New mothers' employment and public policy in the UK, Germany, the Netherlands, Sweden, and Japan
This paper investigates the link between family-friendly policies and women's employment after birth of the first child in the UK, Germany, the Netherlands, Sweden, and Japan in the 1980s and the 1990s. Our econometric analyses use household panel data from each of the five countries: BHPS, GSOEP, OSA, HUS, and JPSC, respectively. Public policies that facilitate the combination of motherhood and paid employment offer an effective means in increasing the participation rate of first-time mothers. The results also indicate that the availability and stimulation of good-quality part-time employment can provide additional, strong incentives for new mothers to enter active employment.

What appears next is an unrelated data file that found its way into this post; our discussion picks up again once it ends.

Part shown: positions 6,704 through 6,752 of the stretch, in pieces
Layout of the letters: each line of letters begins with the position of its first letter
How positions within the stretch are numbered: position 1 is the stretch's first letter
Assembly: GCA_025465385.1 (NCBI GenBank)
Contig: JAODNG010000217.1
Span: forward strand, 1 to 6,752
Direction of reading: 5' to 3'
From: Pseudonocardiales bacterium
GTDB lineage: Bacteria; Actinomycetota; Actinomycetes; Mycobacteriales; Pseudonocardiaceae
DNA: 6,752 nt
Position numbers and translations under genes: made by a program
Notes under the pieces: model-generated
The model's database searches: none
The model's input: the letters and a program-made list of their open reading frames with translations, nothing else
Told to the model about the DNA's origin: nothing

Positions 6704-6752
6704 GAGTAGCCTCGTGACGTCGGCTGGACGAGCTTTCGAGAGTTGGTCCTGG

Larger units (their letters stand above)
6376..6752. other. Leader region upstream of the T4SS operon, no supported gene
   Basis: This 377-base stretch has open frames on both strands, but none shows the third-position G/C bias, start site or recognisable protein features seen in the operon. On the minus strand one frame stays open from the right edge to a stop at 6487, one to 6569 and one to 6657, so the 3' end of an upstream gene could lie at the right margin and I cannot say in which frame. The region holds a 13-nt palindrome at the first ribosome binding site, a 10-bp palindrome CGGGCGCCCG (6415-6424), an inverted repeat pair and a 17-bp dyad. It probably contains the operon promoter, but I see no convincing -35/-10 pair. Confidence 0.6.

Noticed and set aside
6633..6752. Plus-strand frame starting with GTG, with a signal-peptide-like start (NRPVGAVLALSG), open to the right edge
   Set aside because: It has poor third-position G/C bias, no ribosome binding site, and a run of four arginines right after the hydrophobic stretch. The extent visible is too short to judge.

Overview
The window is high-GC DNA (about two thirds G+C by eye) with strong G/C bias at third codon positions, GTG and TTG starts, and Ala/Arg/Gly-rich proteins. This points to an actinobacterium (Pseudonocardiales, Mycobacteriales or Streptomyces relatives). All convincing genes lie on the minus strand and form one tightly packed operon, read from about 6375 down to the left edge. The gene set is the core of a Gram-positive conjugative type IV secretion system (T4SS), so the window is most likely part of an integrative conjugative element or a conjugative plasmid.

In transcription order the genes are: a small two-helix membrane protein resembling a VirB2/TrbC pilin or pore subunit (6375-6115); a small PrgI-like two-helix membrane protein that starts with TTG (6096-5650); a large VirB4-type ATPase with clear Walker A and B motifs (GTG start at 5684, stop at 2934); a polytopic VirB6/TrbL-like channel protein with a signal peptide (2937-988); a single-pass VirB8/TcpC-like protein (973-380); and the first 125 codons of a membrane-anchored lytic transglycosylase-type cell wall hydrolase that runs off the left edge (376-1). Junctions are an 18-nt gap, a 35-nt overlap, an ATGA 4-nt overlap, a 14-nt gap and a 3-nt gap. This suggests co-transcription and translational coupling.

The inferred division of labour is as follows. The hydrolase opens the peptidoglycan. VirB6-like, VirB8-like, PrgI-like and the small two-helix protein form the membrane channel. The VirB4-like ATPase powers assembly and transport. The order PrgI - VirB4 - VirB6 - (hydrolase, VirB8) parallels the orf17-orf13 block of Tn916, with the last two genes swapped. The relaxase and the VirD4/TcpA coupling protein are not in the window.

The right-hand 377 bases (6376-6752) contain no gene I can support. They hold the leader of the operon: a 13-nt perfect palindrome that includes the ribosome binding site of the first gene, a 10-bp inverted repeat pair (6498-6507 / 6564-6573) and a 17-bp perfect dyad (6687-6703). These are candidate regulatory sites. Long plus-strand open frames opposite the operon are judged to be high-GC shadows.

Labour: Review of Labour Economics and Industrial Relations
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